Here are some hints to having great audio within 3kHz of bandwidth on amateur radio. I actually run 2.8kHz. 100-2900Hz, with fantastic results.
As Bob Heil says, it all begins at the microphone. And he is correct. Use a high quality mic, no matter the brand you choose. Use high quality mic cable and connectors. If you construct your own cable (I do) pay close attention to all solder connections.
Station grounding. This is extremely important to transmitting clean audio. Unfortunately many hams skimp on proper (rf) grounding. Don’t be that person.
Understand the settings in your radio. Unfortunately many hams have no clue on how to properly setup their rig, due to having never thoroughly read, and understand the operators manual. Truth be known, their operators manual is probably stored away in the shipping box the transceiver arrived in. These people stick out like a sore thumb on the air. Don’t be one of them.
Listen to your audio with some high quality headphones using the monitor feature of your transceiver. By doing so, this gets you in the ball park of the correct settings.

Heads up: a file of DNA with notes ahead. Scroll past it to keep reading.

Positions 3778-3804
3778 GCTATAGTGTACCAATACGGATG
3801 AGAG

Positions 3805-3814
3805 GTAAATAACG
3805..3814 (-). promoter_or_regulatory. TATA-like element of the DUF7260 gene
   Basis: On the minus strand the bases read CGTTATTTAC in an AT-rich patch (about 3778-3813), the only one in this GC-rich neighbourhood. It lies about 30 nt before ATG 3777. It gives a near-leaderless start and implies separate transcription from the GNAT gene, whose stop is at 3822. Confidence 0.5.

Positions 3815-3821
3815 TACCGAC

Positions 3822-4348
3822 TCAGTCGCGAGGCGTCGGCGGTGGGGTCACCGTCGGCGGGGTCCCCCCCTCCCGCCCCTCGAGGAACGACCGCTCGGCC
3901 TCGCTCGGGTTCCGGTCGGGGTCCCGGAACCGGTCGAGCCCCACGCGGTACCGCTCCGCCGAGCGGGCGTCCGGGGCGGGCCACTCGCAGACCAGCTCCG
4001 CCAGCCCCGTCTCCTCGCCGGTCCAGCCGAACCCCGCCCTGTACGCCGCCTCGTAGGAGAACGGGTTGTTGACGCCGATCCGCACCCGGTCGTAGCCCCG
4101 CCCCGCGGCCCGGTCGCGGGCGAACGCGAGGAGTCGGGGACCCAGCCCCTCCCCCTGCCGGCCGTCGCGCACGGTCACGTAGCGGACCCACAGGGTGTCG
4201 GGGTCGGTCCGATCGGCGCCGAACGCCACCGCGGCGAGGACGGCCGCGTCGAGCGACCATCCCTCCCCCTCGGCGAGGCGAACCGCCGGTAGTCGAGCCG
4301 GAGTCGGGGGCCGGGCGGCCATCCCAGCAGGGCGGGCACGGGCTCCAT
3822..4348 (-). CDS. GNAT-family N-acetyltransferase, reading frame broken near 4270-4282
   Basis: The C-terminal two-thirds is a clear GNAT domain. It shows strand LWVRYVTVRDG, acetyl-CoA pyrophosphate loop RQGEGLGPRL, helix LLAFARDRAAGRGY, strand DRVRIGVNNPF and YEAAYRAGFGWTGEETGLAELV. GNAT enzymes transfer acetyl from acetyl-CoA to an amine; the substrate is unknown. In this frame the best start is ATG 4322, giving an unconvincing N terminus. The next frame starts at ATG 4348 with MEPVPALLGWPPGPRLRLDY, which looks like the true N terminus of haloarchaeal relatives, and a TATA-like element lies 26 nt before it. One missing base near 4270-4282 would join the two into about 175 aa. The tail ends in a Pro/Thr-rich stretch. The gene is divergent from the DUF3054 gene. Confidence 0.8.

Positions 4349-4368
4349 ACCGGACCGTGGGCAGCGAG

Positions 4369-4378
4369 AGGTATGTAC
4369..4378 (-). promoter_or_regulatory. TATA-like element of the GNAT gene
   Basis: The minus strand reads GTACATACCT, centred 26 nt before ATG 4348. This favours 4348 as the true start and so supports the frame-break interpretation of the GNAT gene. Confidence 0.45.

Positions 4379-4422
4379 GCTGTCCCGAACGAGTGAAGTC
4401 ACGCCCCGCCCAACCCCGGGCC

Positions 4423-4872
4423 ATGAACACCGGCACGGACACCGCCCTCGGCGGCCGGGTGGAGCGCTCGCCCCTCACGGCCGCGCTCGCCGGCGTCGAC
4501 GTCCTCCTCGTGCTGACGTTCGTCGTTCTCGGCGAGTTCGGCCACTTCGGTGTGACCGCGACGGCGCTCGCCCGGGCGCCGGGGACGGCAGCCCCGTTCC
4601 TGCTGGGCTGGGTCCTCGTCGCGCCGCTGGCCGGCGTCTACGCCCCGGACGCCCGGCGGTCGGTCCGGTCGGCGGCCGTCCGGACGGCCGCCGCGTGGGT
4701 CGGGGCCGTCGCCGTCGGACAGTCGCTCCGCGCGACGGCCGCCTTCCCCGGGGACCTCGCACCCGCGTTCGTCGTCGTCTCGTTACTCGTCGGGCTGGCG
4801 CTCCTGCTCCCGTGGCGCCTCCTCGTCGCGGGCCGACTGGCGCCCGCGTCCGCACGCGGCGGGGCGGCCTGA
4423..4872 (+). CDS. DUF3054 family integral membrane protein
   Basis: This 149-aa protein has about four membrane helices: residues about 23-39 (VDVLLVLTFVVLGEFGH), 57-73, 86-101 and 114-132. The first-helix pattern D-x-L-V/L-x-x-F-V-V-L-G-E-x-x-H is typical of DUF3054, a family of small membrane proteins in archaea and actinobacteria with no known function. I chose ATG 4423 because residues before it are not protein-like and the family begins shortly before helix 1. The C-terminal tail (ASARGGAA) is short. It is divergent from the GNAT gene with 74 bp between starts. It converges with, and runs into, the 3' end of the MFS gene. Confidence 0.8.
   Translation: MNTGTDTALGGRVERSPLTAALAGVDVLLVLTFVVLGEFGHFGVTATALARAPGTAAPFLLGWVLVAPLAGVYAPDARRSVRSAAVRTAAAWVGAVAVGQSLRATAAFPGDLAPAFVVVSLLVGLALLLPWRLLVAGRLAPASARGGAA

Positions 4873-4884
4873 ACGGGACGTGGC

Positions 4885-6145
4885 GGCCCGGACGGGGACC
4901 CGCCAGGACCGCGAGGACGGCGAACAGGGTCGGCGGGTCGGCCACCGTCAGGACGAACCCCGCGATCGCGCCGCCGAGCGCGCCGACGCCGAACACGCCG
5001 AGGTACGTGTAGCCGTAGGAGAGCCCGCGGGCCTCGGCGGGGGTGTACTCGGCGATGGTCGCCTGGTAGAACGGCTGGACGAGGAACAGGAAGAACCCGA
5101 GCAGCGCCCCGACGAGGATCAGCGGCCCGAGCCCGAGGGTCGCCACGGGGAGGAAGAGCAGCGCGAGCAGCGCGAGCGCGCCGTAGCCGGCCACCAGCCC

Once you sound decent with the monitor feature of your radio, use a 2nd high quality receiver to listen to your actual transmitted audio. Don’t have a second receiver on hand? Use a on-line SDR to listen to yourself. Make any necessary adjustments to your transceiver as needed.
Once you have your settings to your likings, get on the air and make some contact. Always monitor your ALC. I found an average of 75% ALC works best for me. Avoid compression/processing as much as possible. There is a time and place for compression/processing. This is not that time.
As you are making contacts, NEVER ASK anyone how you sound. If you sound good you will receive UNSOLICITED comments. Once you begin receiving these UNSOLICITED comments, leave your settings alone. Don’t be one of these LIDS that re-adjust their setting each time they get on air.
A word about outboard audio gear. Is it necessary with the current transceivers on the market? For most, the answer is no. Especially if you’re using a modern Yaesu or Kenwood. Several of the newer models have a parametric eq feature. Learn it! As for ICOMS’s I can’t say with certainly they have this feature. From what I’ve been told most ICOM’s only have a bass and treble setting. It’s possible that many ICOM’s would benefit from outboard audio gear due to the lack a parametric eq function.
In closing. The above is simply a primer for transmitting good, articulate audio. Complete guide? Absolutely not. Depending on your situation you may have to go an extra mile to achieve your goal. However, once you reach that goal, STOP screwing around with the settings! Remember you can not please everyone, and everyone’s receiver may be setup differently.